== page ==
The Archbishop of Canterbury has warned of a serious split looming in the Anglican Church, after US clerics insisted they would go ahead with consecrating a gay bishop.
Rowan Williams, centre, said the Church faces "huge challenges"
Dr Rowan Williams said there was a "huge crisis looming" over the forthcoming consecration of Reverend Gene Robinson as Bishop of New Hampshire.
"We shall immediately have some responses from around the world," if the ceremony goes ahead, he told BBC Radio 4's Today programme.
"Some provinces will declare outright that they're not in communion... others would want to continue in an impaired state of relation," he said.
The diocese of New Hampshire said it would press on with next month's consecration after a two-day summit by 37 archbishops at Lambeth Palace in London, which warned of the consequences of such a move.
In a statement it said Canon Robinson's sexuality should be seen as "incidental" to his ability as a church leader.
"Canon Robinson was elected based on his nearly three decades of ministry in the diocese, his considerable pastoral skills, and his vision for ministry," it said.
It continued: "We look forward to the consecration of Bishop-elect Robinson on 2 November, believing that God has called him to this ministry."
The primates meeting in London said the consecration "would tear at the fabric of the Anglican Communion at its deepest level".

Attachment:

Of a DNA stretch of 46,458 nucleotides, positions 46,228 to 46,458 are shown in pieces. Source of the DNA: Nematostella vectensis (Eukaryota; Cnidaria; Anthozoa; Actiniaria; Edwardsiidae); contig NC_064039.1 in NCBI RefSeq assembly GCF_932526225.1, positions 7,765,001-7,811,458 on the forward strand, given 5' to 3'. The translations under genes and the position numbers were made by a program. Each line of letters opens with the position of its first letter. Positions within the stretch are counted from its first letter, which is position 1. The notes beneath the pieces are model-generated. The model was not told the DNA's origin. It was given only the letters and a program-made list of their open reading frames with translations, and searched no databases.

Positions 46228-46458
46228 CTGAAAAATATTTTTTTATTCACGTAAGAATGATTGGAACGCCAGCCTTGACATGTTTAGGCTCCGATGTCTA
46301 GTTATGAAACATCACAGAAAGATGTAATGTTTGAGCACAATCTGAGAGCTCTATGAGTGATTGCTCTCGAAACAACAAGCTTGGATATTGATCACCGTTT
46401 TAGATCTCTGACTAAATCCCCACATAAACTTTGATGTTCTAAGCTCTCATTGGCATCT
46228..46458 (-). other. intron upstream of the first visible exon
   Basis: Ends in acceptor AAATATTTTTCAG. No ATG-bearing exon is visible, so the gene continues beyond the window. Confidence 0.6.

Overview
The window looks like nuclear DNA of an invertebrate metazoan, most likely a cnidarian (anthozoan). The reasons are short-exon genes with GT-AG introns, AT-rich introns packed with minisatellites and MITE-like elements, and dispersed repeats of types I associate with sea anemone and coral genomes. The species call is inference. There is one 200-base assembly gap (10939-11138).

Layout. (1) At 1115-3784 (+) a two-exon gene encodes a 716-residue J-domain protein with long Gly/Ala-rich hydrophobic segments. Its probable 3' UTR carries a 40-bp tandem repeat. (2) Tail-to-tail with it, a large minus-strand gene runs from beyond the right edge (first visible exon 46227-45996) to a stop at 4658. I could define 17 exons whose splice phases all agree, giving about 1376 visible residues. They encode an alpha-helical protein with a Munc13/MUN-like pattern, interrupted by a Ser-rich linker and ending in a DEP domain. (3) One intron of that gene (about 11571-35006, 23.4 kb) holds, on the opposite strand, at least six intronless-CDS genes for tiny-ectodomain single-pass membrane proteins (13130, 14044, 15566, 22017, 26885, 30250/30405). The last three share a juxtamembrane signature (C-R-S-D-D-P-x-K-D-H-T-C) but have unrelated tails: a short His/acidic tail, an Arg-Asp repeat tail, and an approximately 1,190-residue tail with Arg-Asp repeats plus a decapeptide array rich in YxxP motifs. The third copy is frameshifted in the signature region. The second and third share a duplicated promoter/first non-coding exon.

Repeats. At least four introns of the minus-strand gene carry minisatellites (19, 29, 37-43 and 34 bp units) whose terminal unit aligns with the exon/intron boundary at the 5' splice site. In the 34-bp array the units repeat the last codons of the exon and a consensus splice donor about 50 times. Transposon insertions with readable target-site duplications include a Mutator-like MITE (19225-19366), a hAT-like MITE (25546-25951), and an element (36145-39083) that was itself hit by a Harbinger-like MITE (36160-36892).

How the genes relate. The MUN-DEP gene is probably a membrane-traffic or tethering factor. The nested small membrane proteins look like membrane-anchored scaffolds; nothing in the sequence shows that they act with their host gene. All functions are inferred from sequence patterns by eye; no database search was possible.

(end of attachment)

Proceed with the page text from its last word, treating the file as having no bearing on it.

"If this consecration proceeds, we recognise that we have reached a crucial and critical point in the life of the Anglican communion and we have had to conclude that the future of the communion itself will be put in jeopardy," they said in an agreed statement.
The leaders set up a commission to look into the whole issue, which they said should report back within a year.
Dr Williams said this would allow 12 months' "thinking time" into how splits over homosexuality could be resolved.
He added that the summit had shown it was possible "at least to find some way of talking through the crisis without instantly jumping into what appear to be quick solutions".
But he said it had also displayed very clearly the anger of "a very, very large number of Anglican provinces who feel that a decision has been made which commits them, or involves them in some way, and yet in which they have had no part at all".
There remained a paradox at the heart of the Church with two different groups feeling "squashed" and needing to be included, he said.
"One group of course is the homosexual community, here and elsewhere.
"The other group is those from small and struggling churches, often in the developing world, who feel excluded, overruled and ignored."
When asked whether he personally believed Canon Robinson
should become a bishop, he said: "No, I don't".
That was because the church had to make a decision
together on such major issues, he said.
US Presiding Bishop Frank Griswold said he was certain the consecration of Canon Robinson would go ahead - unless there was a "second coming".
He has no power to force Canon Robinson to step aside.
Dr Williams said Gene Robinson would not be licensed to work in the UK, under its current rules.
In the UK the appointment of the openly gay priest Canon Jeffrey John as Bishop of Reading this summer led to a furious row with him finally withdrawing his candidacy.